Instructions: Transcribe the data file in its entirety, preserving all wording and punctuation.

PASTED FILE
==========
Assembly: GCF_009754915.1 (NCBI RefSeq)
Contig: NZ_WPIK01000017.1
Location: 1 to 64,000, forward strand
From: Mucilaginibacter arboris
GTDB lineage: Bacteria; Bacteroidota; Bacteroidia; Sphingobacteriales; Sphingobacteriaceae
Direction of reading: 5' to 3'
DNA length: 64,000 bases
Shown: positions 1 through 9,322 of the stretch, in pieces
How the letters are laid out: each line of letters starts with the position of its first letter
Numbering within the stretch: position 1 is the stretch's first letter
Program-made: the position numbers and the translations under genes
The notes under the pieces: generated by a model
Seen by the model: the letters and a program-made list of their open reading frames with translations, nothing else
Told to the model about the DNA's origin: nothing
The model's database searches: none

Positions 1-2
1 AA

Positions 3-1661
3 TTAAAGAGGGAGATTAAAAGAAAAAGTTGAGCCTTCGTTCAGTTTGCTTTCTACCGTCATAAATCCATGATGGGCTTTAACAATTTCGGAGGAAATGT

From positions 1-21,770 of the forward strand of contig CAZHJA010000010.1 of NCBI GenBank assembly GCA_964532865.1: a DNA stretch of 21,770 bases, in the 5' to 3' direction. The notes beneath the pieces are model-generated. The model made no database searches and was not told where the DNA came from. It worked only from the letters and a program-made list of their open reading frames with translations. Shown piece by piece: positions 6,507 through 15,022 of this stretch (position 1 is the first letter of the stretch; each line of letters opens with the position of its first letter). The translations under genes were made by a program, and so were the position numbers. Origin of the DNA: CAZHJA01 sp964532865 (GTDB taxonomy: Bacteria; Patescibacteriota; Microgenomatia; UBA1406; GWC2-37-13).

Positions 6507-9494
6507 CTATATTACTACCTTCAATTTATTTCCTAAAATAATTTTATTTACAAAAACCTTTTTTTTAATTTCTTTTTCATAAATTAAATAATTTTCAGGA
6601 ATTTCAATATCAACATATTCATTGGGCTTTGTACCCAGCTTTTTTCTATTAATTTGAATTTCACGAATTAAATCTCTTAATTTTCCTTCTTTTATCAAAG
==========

Assembly: GCF_009754915.1 (NCBI RefSeq)
Contig: NZ_WPIK01000017.1
Location: 1 to 64,000, forward strand
From: Mucilaginibacter arboris
GTDB lineage: Bacteria; Bacteroidota; Bacteroidia; Sphingobacteriales; Sphingobacteriaceae
Direction of reading: 5' to 3'
DNA length: 64,000 bases
Shown: positions 1 through 9,322 of the stretch, in pieces
How the letters are laid out: each line of letters starts with the position of its first letter
Numbering within the stretch: position 1 is the stretch's first letter
Program-made: the position numbers and the translations under genes
The notes under the pieces: generated by a model
Seen by the model: the letters and a program-made list of their open reading frames with translations, nothing else
Told to the model about the DNA's origin: nothing
The model's database searches: none

Positions 1-2
1 AA

Positions 3-1661
3 TTAAAGAGGGAGATTAAAAGAAAAAGTTGAGCCTTCGTTCAGTTTGCTTTCTACCGTCATAAATCCATGATGGGCTTTAACAATTTCGGAGGAAATGT

From positions 1-21,770 of the forward strand of contig CAZHJA010000010.1 of NCBI GenBank assembly GCA_964532865.1: a DNA stretch of 21,770 bases, in the 5' to 3' direction. The notes beneath the pieces are model-generated. The model made no database searches and was not told where the DNA came from. It worked only from the letters and a program-made list of their open reading frames with translations. Shown piece by piece: positions 6,507 through 15,022 of this stretch (position 1 is the first letter of the stretch; each line of letters opens with the position of its first letter). The translations under genes were made by a program, and so were the position numbers. Origin of the DNA: CAZHJA01 sp964532865 (GTDB taxonomy: Bacteria; Patescibacteriota; Microgenomatia; UBA1406; GWC2-37-13).

Positions 6507-9494
6507 CTATATTACTACCTTCAATTTATTTCCTAAAATAATTTTATTTACAAAAACCTTTTTTTTAATTTCTTTTTCATAAATTAAATAATTTTCAGGA
6601 ATTTCAATATCAACATATTCATTGGGCTTTGTACCCAGCTTTTTTCTATTAATTTGAATTTCACGAATTAAATCTCTTAATTTTCCTTCTTTTATCAAAG